In 1831, Henry invented a battery-powered rocking-beam motor that he later described as the first electromagnetic machine. He repeatedly modified the design over his career, but only one version of a motor actually constructed by Henry is known to exist. This version is in a collection of Henry instruments at Princeton University. We found that the Princeton motor cannot have operated in the form that was displayed as early as 1884. We found evidence in several historical documents and in the instrument itself that the field magnet shown with the motor is a mistake. Instead of a single horizontal bar magnet, the motor was designed to use two elliptical magnets. We presume the error was made by whoever assembled the first public display. We modeled the dynamics of Henry's vibrating motor and compared our results to the operation of a replica motor. Modeling provides insight into how the motor is able to vibrate indefinitely even in the presence of energy loss due to friction.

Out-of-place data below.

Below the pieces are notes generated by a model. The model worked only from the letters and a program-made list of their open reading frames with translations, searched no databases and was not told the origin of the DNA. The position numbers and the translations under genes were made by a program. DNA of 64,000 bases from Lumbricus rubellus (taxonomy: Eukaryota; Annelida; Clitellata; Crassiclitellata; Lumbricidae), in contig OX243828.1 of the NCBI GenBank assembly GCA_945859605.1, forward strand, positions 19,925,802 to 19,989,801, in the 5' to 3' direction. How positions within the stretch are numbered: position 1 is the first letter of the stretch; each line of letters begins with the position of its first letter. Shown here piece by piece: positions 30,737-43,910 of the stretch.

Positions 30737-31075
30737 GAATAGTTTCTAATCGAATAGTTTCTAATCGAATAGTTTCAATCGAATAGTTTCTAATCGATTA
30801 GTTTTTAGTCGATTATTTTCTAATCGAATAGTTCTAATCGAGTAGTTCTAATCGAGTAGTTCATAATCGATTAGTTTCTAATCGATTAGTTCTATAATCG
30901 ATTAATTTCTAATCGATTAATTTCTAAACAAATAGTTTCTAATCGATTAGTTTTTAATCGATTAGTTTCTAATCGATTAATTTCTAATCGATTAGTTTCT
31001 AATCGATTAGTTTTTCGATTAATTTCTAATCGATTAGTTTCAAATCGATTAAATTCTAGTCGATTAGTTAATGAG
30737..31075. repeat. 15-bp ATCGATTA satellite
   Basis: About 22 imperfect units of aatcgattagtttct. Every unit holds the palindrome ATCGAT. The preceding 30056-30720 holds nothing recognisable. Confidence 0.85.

|Original language||English (US)|
|Number of pages||10|
|Journal||American Journal of Physics|
|State||Published - 2011|
All Science Journal Classification (ASJC) codes
- Physics and Astronomy(all)